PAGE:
hot and there is virtually no air movement.
Sept 16 Edith Falls
Today Steve had his first close encounter with a live croc. We were swimming in the plunge pool at Edith Falls. It's a huge lake-like body of water. At one end Edith Falls makes its final plunge, thus the term plunge pool. It's 150 metres straight across and we chose to circumnavigate it. Steve was exploring the shoreline, climbing up rocks and so on, while I swam about 30 feet offshore. I saw him heading straight for an overhanging stand of Pandana trees/shrubs and the thought went through my head that if I were a croc that is exactly where I would be sitting in wait.
But he never listens to my warnings, so I swam on. Suddenly I heard an explosion of profanity and turned to see a white-faced Steve paddling backward - a strange sort of stroke - arms churning behind him, legs flailing beneath him, head swiveling back and forth between "the croc" and the dock which was at least 100 metres away.
After a long couple of minutes it became obvious that the croc probably wasn't going to launch after us so we headed for the dock in a business-like (if not panicked) manner.
Speaking to a local later, he said there are actually 12 Freshies (freshwater crocs ) in that pool but that as long as we didn't bother them they didn't bother humans. "The only time they get really aggressive," the fellow continued, "is when they are nesting."
"When is that?"
"Oh, anytime between August and October."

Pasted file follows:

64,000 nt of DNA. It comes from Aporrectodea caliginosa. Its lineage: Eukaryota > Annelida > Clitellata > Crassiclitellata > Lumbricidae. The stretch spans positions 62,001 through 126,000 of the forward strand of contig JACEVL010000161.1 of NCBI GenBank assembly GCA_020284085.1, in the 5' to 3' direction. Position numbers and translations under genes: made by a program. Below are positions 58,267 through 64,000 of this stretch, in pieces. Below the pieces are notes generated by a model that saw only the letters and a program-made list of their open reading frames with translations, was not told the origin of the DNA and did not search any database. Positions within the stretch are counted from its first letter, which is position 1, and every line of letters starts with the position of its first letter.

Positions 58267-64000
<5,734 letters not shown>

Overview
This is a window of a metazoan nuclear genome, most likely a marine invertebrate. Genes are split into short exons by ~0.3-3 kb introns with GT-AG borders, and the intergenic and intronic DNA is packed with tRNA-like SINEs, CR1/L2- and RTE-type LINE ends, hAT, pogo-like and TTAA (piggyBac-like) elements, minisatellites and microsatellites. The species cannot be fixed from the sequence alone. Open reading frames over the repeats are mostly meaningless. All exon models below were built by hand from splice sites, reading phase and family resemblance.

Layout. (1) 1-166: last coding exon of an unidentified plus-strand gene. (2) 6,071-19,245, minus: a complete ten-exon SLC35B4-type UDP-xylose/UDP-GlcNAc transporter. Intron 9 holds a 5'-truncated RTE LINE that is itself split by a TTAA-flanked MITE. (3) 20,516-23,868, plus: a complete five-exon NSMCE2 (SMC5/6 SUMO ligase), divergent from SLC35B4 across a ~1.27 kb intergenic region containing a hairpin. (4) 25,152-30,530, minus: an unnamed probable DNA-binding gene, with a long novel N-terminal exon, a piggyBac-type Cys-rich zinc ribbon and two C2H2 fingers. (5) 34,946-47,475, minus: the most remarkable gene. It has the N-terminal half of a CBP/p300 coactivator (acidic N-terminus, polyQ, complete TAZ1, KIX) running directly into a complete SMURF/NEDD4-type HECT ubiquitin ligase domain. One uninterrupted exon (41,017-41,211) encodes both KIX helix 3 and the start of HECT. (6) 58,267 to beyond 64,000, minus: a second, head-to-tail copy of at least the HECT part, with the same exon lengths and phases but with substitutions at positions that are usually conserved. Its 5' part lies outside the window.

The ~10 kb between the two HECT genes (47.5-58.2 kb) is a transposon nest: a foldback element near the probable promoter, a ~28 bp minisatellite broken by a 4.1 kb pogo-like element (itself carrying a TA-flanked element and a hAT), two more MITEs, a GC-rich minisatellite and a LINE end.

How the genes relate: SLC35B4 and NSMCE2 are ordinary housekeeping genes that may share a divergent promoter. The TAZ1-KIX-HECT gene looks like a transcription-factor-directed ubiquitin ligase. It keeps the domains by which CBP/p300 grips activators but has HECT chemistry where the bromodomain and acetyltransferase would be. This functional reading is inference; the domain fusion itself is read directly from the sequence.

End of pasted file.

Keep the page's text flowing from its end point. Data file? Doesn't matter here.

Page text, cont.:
So we survived that and seeing as how no ill came of the encounter it is easy to say the swim was well worth it.
Until we came to Australia this time, I had never experienced swimming in a natural waterholes like these. First Wangi Falls a few days ago and today, Edith Falls. It's just amazing to swim in pristine, natural environments like these. At Edith Falls today we were surrounded by fish of all sizes, from tiny little fry to curious adults a foot or so in length.
The natural beauty of the place is almost beyond description. Sheer rock faces, tumbling freshwater falls, lush Pandana drooping over into the water, colourful little parrots and lorikeets in overhanging trees. Just an amazing experience all around.
Woke up this morning in Katherine and booked ourselves seats on the two-hour Katherine Gorge tour. This involves getting on a large, flat-bottomed, tin shell with a very shallow draft that even so, scrapes the rocky bottom at times. There is quite a substantial walk over rocky terrain ...between the gorges ...but I managed just fine. Used my stick and Steve gave me a steadying shoulder to lean on.
The gorges are very spectacular to look at – over a billion years old. Between each gorge is a pile of rocks that you have to scramble over ...and if you are canoeing or kayaking, haul your craft over.
The gorges are over a billion years old – high escarpments of orange-red-brown shaded rocks. There are lots of caves and crevices, places where trees (usually a kind of fig) have found purchase and hang on for dear life. Despite it’s solid look the rocks are actually a kind of sponge for water and nutrients, so vegetation survives where it wouldn’t seem possible.
During the dry season tourists like us are able to view the gorges, once the rains come they use small, fast power boats for a while, then abandon the tours for the largest part of the wet season because of the quantities of water churning through the gorges. Must be something to see.
Had lunch at the Visitor centre – sandwiches were $3.20 ...a good deal for a good sandwich.
Tomorrow we are off to Kununurra, gateway to the Kimberley Mountains and the Bungles Bungles.